Like the previous days at Kscope my focus has been on the Fusion Middleware track. In this post I’ll share some of the highlight and summaries of some of the talks over here.
Fault Handling in SOA Suite
Ronald van Luttikhuizen en Guido Schmutz presented on Fault Handling in the SOA Suite. There is a clear need for another approach compared to say traditional systems. This is because SOA based systems differ from traditional system on the following aspects: level of heterogeneity, number of (different types of) consumers, asynchronous responses, and the way that transactions are handled.
Guido showed us around in the OSB with a focus on the following features: Result Caching, Service Throttling, Retry mechanism, Service pooling (talking to multiple endpoints) and Fault Message on callback (in async). Ronald gave a demo on how the Compensate and Fault Policy Framework work in BPEL.
This presentation on SOA Suite Fault Handling is also available on slideshare.
Using Oracle Apex as a replacement for BPEL Console
The company where this case was build has a high number of messages running through their BPEL 10g. This causes performance issues in the BPEL Console due to the high number of instances (millions on a daily basis) in the dehydration store (on which full table scans are performed). They created an own more lightweight console in Apex to manage both deployed BPELs as well as instances. Their solution uses the following ingredients:
- A BPEL api – which is included in a BPEL script. They import orabpel.jar for this.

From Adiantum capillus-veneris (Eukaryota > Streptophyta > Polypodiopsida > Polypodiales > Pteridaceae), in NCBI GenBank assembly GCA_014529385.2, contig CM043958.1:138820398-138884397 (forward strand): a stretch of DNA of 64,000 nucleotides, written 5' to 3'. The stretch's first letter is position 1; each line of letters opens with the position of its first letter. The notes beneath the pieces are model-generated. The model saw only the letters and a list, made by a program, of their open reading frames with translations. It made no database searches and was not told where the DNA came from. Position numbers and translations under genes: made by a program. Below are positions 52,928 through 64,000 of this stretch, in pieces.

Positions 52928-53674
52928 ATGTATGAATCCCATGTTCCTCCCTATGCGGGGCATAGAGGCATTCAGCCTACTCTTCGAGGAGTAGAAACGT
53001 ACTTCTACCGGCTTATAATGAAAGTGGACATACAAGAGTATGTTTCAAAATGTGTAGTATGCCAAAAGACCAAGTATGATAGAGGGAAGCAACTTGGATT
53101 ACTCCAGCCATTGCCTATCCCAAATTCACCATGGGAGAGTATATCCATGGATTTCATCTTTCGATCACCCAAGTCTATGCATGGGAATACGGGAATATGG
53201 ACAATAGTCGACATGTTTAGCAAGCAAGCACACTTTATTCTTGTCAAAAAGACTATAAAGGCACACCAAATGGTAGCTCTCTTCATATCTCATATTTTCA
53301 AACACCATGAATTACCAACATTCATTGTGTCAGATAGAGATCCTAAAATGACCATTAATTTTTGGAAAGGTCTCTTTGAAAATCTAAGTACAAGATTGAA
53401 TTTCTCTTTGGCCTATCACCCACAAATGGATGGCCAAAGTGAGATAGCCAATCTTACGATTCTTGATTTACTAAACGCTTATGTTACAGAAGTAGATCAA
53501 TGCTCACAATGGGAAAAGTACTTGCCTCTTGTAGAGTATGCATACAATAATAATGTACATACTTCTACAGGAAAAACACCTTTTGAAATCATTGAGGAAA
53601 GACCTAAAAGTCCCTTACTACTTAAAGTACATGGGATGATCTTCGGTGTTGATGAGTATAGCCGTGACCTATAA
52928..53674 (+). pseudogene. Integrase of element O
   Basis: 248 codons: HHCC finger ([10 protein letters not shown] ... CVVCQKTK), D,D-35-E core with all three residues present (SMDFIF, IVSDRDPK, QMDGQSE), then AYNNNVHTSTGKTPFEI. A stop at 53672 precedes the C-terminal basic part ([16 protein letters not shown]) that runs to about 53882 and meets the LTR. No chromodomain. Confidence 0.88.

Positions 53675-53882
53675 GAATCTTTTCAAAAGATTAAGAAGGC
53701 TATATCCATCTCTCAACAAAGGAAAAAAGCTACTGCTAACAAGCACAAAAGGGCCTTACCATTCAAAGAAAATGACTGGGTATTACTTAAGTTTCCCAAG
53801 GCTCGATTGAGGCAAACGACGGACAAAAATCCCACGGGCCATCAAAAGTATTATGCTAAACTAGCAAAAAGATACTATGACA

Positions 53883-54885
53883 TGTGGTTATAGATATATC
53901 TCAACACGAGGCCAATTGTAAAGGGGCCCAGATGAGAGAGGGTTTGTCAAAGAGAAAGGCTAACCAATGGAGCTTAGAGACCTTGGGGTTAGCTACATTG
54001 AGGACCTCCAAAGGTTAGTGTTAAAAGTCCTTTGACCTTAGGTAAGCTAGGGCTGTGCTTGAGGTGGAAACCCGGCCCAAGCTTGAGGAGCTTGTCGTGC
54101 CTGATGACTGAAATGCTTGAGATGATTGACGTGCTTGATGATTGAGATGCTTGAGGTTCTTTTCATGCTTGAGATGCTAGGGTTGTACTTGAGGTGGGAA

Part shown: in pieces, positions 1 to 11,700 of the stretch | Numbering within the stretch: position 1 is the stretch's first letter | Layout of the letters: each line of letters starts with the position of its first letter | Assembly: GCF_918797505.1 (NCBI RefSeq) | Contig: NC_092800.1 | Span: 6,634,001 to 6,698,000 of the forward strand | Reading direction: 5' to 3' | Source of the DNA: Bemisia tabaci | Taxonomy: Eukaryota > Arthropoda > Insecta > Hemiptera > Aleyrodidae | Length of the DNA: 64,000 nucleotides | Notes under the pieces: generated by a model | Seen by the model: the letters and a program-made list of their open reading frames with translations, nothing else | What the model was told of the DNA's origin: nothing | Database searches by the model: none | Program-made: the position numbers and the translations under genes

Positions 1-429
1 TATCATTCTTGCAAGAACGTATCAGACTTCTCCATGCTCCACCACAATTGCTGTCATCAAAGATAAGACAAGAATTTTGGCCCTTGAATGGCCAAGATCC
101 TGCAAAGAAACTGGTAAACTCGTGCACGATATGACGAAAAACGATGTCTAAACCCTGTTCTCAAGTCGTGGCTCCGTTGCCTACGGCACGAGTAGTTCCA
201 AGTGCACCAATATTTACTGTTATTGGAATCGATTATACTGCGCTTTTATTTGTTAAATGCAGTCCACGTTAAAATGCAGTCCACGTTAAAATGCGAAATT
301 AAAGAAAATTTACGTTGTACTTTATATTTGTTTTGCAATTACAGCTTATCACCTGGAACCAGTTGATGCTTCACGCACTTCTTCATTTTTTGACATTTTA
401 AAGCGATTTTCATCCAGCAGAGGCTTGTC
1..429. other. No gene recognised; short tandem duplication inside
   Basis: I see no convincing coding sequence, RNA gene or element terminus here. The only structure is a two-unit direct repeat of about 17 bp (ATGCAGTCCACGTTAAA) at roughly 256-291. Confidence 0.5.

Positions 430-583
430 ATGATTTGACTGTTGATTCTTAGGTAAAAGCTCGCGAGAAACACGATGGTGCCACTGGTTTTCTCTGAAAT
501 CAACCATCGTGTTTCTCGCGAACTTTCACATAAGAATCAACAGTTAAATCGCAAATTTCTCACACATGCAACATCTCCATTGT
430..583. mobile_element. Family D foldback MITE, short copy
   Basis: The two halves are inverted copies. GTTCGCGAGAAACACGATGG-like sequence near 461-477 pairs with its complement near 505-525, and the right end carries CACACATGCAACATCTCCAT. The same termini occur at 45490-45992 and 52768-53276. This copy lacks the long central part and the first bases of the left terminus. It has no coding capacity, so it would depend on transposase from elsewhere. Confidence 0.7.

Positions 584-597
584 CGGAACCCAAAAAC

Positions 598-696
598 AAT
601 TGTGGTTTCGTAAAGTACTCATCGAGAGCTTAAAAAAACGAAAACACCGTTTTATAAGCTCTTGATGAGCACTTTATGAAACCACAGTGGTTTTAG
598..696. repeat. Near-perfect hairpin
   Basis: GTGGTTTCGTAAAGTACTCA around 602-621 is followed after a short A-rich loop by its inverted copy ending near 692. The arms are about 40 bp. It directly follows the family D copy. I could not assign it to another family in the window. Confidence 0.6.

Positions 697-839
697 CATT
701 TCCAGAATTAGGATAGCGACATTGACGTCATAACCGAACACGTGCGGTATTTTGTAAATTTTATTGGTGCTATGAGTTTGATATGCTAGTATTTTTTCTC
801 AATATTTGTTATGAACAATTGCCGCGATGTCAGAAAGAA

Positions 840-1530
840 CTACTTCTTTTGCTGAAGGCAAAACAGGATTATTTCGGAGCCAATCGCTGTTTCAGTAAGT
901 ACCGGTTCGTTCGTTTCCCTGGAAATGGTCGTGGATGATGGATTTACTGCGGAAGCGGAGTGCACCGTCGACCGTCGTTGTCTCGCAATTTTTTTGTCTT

- A BPEL script that exposes a part of the BPEL api as a web service. Embed Java in a BPEL and call the API.
- An Apex front end that calls the web service to perform maintenance tasks.
In my opinion this delivers value to this company, however are there better ways to expose Java as a web service. Besides that this adds additional BPEL instances to the bottleneck resource.
Tuning SOA Suite 11g for perfomance
This presentation was delivered by Vikas Anand. One of the best parts of his presentation was that he didn’t only address the tuning part but also the design part. This mainly focus on preventing the need for tuning afterwards. Some of the design considerations he mentioned were:
- Choose the right tool for the job.
- Design it right – Consider what parts of the integration have to be synchronous and what have to be asynchronous. To which he added the advise to be aware of transactional boundaries.
- Need a holistic view on sizing and capacity – Based on business requirements.
- Plan sizing of dehydration DB – make sure there is a retention strategy and implement dehydration strategy.
- Use the same JVM across (different) clusters.